Perfume making is a simple but precise process. Each chosen fragrance note needs time to meld together to make your unique scent. And it takes time for the scent combination to take place. In fact you can expect the timeline to be around a full month to blend properly.
The base note is the one that lasts the longest and is usually something like vanilla, Cedarwood, amber, oak moss, frankincense, patchouli, musk and sandalwood. Start your recipe with this note first. The base notes are the final fragrance notes that appear once the top notes are completely evaporated.
The heart note is the middle note, which is generally floral like blue lotus, jasmine, rose, geranium, lemongrass, lavender, nutmeg and ylang ylang. Add this note to the base note.
The head note is the strong smell that hits you right out of the bottle. It’s often referred to as the opening or top note however they do evaporate quickly. Examples of dead notes include orange, lemon, bergamot, peppermint, verbena, niaouli, cinnamon, ravensara, grapefruit, sage and basil, Over time, you will notice the scent changes, melts even, into the heart and base notes. For your recipe this note will be added last.
Formula for a 5ml bottle of perfume:
2 parts base: 1 part heart: 1 part head: 1-2 parts carrier oil
40 drops base + 20 drops heart + 20 drops head + 20 drops carrier oil = 100 drops total
(Every milliliter of liquid is around 20 drops with a pipette or glass dropper).
Allow a week for the oils to mix properly and store in a cook, dark place. After a week, add in the alcohol and allow this mixture to meld together for a month in a cool dark place. As you become more experimental, add additional notes into your formula like breaking out the heart notes with 10 drops of geranium and 10 drops of rose. Just remember to keep the formula balanced with 2 parts base, 1 part hear, 1 part head and 1 to 2 parts of a carrier oil.
There is an optional way to preserve your fragrance by adding alcohol, but it not necessary unless you have a unique ingredient that requires alcohol in order to bring out specific essences of the scent. For example, the Blue Lotus absolute requires alcohol in order bring out the alkaloids. Alkaloids require alcohol as they are not water soluble but are alcohol soluble. However using alcohol preserves the scent but the scent will last only for a few hours on the skin. By not using the alcohol, the scent can last longer and be more refreshing on the skin.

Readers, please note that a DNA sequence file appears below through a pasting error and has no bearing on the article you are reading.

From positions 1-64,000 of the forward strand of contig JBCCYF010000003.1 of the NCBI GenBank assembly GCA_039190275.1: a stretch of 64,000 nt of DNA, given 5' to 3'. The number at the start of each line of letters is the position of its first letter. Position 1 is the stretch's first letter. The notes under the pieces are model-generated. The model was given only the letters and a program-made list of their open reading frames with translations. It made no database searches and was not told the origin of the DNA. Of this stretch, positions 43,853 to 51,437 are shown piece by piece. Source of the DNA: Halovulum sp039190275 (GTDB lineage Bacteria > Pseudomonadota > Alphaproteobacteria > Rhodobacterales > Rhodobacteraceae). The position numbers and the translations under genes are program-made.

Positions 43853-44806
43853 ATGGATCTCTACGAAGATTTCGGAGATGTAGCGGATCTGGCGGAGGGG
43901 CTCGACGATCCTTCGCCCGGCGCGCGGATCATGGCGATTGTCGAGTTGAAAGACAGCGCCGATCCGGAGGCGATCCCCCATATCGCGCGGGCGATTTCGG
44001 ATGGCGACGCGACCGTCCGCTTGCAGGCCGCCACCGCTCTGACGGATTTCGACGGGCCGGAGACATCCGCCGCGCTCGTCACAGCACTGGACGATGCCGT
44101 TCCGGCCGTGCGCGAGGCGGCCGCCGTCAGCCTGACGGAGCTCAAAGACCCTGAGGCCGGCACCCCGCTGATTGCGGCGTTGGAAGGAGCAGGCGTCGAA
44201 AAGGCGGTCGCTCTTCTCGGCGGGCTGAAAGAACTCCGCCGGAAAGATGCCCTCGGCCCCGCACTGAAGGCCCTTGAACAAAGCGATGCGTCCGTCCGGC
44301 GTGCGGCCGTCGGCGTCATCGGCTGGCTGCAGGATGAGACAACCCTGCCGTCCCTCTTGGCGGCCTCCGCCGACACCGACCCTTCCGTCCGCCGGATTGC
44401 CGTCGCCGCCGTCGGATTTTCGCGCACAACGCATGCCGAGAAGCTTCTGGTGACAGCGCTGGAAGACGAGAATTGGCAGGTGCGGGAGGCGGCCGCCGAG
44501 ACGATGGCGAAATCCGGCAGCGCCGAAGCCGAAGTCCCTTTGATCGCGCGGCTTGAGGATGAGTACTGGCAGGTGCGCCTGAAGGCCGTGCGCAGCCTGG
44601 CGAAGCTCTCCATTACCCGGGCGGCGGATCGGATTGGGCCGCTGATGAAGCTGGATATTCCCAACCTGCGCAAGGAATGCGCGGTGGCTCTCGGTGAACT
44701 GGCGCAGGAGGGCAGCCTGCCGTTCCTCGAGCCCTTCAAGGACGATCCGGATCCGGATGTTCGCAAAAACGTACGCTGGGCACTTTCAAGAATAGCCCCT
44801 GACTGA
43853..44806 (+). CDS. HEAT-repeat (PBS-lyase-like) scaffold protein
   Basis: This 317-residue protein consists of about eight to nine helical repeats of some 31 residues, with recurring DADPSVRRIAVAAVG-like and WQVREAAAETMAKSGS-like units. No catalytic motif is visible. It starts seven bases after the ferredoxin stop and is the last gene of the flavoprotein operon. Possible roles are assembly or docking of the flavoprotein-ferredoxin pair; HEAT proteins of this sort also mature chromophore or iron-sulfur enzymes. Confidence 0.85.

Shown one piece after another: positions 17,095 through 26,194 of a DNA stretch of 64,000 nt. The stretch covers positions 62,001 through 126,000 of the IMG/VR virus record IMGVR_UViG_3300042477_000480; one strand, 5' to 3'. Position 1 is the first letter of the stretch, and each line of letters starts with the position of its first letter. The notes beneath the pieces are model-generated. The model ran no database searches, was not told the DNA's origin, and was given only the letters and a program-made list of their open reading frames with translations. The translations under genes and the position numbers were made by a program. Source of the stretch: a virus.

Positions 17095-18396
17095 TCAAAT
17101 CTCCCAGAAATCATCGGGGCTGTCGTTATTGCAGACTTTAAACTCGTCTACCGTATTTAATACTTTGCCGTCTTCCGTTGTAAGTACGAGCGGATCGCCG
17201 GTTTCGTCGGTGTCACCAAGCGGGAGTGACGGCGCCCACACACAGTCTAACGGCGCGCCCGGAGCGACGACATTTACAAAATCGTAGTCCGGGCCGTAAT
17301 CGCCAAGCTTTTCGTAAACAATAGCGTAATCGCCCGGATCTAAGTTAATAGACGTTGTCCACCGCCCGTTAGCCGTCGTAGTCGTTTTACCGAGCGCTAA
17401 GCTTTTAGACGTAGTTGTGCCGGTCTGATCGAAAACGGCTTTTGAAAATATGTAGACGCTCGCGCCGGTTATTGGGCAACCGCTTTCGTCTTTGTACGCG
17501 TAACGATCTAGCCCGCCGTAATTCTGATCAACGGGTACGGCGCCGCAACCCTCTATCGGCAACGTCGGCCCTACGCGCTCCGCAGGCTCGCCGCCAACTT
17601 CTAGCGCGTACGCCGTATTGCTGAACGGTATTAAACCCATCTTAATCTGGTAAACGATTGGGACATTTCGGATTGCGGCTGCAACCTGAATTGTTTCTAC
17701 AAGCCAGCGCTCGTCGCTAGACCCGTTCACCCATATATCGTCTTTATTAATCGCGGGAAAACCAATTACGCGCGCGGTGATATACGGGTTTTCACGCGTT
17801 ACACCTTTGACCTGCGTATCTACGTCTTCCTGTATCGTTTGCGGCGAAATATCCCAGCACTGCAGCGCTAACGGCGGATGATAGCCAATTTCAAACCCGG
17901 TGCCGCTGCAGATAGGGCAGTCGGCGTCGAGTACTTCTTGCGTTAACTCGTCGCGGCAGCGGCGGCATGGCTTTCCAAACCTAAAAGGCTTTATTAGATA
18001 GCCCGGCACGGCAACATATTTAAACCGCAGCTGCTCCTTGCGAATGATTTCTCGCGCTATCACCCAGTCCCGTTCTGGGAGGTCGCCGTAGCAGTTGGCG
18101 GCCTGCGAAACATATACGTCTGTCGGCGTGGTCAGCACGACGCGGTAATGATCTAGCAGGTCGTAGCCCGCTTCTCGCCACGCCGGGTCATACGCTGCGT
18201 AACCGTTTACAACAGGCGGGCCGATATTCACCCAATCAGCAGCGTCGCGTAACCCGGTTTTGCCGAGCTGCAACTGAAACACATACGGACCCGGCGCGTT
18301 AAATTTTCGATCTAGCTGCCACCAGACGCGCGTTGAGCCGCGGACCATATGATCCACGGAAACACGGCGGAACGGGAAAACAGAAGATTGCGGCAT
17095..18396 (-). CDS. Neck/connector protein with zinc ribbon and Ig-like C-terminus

Perfume Recipe Ingredients:
2 milliliters of your chosen base note
1 milliliter of your chosen heart note
1 milliliters of your chosen head note
2 milliliters of your chosen carrier oil
4 ounces of non-GMO (Genetically Modified Organisms) alcohol (optional) like spiced rum, vodka, etc.
Tools you’ll need:
Make sure you obtain a 7-ounce opaque glass bottle, 4 pipettes or glass droppers for each of the oils as well as a way to label your bottle like a sticker or tag.
Perfume Recipe Process:
Mix all oils together into the opaque glass bottle start with the base note, then the heart note, then head note and finish with carrier oil. Let this mixture stay in the bottle alone for a week to let scents meld. Shake the bottle gently to every day.
Add a sticker to label the perfume and date created.
Add the non-GMO (Genetically Modified Organisms) alcohol and ensure the cap is on tight.
Shake gently place in a cool, dark place for at least three weeks. This is optional but helps the alcohol scent fade and the scents of the oils intensify.
Organic Fragrance Recipes you can try:
Have any recipes you’d like to share? Or have you tried any of our recipes? Let us know and we’ll post your comments!